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EU Set To Battle Bluetongue Virus Well Into 2008

16 November 2007

EU - Bluetongue, the viral disease that has ravaged northern Europe's cattle and sheep this year, looks set to persist well into 2008 when the only realistic weapon left to fight it will be a vaccine, farming sources say.

Spread by midges, bluetongue had previously tended to occur in more southerly parts of the European Union -- until 2006, when it moved much further north. This year has been even worse, with some 35,000 confirmed cases in at least eight countries.

The disease now seems so entrenched in central and northern EU countries -- the worst affected are Belgium, France, Germany and the Netherlands -- that it will be hard to eradicate, even with low winter temperatures to help kill the carrier midges.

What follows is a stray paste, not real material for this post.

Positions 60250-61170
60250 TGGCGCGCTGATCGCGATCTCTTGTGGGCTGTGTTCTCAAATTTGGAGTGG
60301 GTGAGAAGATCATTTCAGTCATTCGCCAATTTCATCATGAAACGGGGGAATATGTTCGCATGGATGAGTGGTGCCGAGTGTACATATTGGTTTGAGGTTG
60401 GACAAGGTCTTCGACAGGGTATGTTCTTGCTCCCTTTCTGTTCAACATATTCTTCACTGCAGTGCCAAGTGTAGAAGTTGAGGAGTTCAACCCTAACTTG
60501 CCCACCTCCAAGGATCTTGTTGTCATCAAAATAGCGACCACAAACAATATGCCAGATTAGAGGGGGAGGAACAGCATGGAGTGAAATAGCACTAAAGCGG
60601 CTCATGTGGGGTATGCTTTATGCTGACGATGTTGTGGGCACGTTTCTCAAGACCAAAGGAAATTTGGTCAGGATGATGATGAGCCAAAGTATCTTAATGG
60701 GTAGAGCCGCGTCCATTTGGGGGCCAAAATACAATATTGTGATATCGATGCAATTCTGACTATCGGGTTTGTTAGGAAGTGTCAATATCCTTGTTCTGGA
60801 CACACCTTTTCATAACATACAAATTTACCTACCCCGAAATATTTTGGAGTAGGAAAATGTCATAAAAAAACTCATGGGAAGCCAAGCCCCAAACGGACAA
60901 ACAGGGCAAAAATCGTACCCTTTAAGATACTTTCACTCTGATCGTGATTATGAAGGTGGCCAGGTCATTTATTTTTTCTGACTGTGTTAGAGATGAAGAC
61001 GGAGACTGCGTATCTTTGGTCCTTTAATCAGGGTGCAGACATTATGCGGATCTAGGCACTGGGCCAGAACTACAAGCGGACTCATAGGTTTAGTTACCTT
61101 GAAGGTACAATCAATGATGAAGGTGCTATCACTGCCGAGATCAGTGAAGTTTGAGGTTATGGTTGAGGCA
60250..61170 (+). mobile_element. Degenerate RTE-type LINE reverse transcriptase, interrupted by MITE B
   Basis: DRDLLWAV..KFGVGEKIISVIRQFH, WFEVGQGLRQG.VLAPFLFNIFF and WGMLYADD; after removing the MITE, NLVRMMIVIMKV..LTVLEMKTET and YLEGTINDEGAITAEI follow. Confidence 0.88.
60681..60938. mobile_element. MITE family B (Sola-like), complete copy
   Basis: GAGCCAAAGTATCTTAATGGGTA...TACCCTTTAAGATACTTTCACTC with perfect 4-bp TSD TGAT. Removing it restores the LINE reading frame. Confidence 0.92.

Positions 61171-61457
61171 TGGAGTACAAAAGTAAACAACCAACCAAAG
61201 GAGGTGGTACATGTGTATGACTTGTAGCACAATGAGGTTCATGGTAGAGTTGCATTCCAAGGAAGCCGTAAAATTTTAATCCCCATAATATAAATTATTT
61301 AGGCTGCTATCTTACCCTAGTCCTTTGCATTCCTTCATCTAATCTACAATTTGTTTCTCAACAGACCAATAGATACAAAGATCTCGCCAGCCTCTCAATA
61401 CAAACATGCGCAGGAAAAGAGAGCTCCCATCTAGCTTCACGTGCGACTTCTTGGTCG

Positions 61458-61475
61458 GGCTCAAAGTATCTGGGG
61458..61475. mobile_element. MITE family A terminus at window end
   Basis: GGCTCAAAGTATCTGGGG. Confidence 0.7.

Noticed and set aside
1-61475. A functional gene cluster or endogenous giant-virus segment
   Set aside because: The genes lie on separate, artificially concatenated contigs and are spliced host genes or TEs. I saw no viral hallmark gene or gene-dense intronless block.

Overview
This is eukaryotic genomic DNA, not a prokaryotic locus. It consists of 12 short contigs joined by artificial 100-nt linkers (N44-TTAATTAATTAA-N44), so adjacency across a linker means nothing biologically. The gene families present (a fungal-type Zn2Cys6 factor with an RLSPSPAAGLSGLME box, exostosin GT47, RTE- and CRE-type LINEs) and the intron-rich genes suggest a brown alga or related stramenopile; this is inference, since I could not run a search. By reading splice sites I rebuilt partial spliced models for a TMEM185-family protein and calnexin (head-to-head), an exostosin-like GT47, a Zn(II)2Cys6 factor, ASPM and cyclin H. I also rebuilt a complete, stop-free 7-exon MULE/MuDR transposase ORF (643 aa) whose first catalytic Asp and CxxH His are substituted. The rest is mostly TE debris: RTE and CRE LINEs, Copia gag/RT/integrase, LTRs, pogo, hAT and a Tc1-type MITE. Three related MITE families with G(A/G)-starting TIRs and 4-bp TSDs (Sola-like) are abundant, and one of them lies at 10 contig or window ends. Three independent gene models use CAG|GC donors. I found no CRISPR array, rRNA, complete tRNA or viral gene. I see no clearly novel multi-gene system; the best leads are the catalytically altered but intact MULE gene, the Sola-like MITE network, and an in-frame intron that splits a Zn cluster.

"It (bluetongue) is not going away, there has been so much virus about," one official of a national farm organisation said.

"If you got a hard frost, you could get rid of it but that's an outside chance. You need low temperatures for two months and the odds of that cold happening everywhere ... make (getting rid of) it non-existent for Europe as a whole," he said.

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Source: GuardianUnlimited


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